Another field grown trident

markyscott

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There are many things they don’t tell you about digging up a field grown tree. I guess it’s accepted that we’ll eventually figure it out on your own. Here’s the most important rule #1: take your teenage son and make him dig it up in exchange for extra Xbox time:

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While you kick back and enjoy one of these:
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I don’t know why I didn’t think of this years ago.

S
 

markyscott

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Before it budded out, I sprayed with lime sulphur at dormant concentration and sealed all the wounds. A few weeks later it started to bud out. I got lucky and a good shot appeared where I’d like to develop a leader.

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markyscott

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Ooooh, love that base and trunk. Is this a tree you started and planted out?
This was planted by a grower in Austin. You can see that my son is in a trident forest. He sells them at $25 per inch at the soil level. This one was a little over 4”. Most of them are stick straight - the trunk will have to be rebuilt to work with them. But if you spend some time and look around, you can often find a keeper.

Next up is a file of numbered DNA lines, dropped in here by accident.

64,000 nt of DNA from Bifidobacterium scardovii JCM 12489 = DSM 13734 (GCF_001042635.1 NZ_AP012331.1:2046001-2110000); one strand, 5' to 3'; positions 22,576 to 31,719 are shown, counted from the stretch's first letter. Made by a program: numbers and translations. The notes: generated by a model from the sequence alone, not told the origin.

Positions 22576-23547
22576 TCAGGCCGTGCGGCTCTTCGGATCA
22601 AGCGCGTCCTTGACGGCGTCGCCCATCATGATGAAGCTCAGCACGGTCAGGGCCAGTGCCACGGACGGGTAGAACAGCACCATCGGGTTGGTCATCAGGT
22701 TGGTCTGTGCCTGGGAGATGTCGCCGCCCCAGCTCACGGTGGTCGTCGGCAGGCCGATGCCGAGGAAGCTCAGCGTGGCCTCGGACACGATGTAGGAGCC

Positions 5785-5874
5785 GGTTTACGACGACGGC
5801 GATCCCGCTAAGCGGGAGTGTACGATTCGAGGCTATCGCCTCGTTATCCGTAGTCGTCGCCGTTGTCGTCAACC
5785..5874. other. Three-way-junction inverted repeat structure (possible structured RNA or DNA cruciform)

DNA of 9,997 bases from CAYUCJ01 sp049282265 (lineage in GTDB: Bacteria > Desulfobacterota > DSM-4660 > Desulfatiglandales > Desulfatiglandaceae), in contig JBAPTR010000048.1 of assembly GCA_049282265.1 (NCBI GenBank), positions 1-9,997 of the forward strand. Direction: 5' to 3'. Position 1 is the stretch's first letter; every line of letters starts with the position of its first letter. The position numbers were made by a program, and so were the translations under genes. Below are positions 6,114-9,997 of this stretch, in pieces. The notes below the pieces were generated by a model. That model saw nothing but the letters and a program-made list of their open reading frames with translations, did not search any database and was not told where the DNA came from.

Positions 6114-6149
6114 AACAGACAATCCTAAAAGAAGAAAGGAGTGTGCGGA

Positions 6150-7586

Scott
 
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GeorgiaBonsai

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Dig me up a few the next time you're there! Looks like it will be fun to work with. I look forward to updates.
 

hemmy

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There are many things they don’t tell you about digging up a field grown tree.
It looks like rule #2 is bring a guard dog!

Also, with tridents do you see any difference in growth response when digging/repotting before bud swell and during bud swell?
 

AlainK

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It looks like you've got a big tree nursery.

Do you "uproot" your trees every two years or so, or do you leave them in the ground for several years without anything but pruning the upper part?...
 

markyscott

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It looks like rule #2 is bring a guard dog!

Also, with tridents do you see any difference in growth response when digging/repotting before bud swell and during bud swell?
Hi Hemmy. I don’t. But the caveat is that I live on the gulf coast. What passes for dormancy here is about 6 weeks between Christmas and Valentine’s Day. I don’t know if they ever really go dormant.

S
 

markyscott

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In some north-European countries, you'd be jailed for that! :eek:

:D
!!!!! Don’t ever tell my son that! Next thing you know he’ll be wanting to move there. Anyway, Xbox time is a heck of a lot better reward than I got for chores. I remember spending a month cleaning out the neighbors barn so that my father could have the manure for the vegetable garden. Which I got to till in by hand. Yes. I worked all summer for shit!

And vegetables, of course.